As previously indicated the compositions of the invention are applied to substrates in liquid form and are then cured. The article comprising the cured composition on the substrate can take any one of a number of forms. For example, the substrate may be flexible or rigid and may be made of a variety of materials such as ceramic or resinous based materials. An example of a typical article produced is a printed circuit board. The only limitation on the substrate is that it must be able to withstand the conditions of the solder bath without being deformed or destroyed.

The compositions of the instant invention are made by dissolving vinyl chloride/vinyl acetate copolymer in ketone solvent and then mixing the resultant solution with silver flake such that the silver flake is substantially dispersed and wetted in the solution. In this method the weight ratio of vinyl chloride/vinyl acetate copolymer to silver flake is from about 1:8 to about 1:12, preferably about 1:9 to about 1:10. The weight ratio of vinyl chloride/vinyl acetate copolymer to ketone solvent is from about 15:85 to about 30:70, preferably about 18:82 to about 24:76.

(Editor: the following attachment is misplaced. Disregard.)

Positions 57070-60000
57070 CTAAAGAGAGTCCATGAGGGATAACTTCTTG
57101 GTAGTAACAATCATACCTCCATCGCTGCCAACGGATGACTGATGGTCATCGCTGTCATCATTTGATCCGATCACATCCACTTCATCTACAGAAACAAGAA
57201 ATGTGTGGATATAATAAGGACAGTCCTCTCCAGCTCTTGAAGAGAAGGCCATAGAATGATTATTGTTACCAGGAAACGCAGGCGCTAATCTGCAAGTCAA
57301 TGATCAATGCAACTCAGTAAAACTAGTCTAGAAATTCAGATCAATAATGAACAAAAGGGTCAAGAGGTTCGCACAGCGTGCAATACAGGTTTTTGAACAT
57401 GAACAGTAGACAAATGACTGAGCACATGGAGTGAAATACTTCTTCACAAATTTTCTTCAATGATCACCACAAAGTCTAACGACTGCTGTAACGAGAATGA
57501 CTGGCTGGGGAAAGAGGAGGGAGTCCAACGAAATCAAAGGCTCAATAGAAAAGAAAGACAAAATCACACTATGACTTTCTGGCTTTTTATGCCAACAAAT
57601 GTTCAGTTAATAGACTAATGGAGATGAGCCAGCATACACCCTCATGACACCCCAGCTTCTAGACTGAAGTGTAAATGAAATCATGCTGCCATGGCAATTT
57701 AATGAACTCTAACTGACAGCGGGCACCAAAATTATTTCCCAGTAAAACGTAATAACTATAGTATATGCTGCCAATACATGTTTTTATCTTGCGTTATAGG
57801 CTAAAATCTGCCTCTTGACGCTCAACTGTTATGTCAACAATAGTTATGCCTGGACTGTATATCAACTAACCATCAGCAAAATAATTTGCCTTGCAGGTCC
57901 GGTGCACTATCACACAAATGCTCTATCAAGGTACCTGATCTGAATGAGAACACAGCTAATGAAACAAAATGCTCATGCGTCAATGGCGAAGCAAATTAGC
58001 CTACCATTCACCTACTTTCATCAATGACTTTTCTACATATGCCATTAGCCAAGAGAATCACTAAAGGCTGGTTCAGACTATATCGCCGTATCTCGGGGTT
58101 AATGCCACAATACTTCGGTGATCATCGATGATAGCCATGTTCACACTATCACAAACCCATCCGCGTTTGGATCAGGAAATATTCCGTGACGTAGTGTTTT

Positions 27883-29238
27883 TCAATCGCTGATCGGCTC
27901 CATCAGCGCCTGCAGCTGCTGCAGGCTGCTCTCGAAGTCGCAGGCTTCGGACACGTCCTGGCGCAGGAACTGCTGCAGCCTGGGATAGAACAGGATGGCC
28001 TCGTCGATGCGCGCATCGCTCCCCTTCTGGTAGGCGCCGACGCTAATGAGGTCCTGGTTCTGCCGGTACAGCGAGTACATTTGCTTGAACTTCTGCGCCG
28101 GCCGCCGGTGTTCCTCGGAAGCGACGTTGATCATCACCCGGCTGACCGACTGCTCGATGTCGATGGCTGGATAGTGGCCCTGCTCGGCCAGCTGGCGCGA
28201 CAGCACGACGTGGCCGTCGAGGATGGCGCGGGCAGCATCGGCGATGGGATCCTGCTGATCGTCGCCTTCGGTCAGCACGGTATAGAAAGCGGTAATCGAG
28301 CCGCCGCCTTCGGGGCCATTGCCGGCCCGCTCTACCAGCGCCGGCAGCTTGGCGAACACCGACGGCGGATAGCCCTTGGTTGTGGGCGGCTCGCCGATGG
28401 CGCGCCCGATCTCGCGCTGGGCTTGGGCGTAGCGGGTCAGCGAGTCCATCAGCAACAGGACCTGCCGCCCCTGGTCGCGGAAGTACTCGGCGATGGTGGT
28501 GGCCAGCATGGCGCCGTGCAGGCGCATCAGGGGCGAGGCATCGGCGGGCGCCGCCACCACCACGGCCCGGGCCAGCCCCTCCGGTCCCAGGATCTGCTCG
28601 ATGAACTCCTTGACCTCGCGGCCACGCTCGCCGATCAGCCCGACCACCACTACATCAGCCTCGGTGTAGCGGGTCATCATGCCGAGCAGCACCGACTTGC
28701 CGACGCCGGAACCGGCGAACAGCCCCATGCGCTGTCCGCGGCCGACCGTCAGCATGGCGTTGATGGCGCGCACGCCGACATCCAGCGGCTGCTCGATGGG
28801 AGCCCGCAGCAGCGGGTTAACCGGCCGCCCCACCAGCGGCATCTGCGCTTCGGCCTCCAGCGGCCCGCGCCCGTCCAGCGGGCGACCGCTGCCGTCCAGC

The vinyl chloride/vinyl acetate copolymer is present in an amount of from about 5% to about 9% of the total mixture, by weight, the ketone solvent is present in an amount of from about 20% to about 25% of the total mixture, by weight, and the silver flake is present in an amount of from 68% to about 75% of the total mixture, by weight.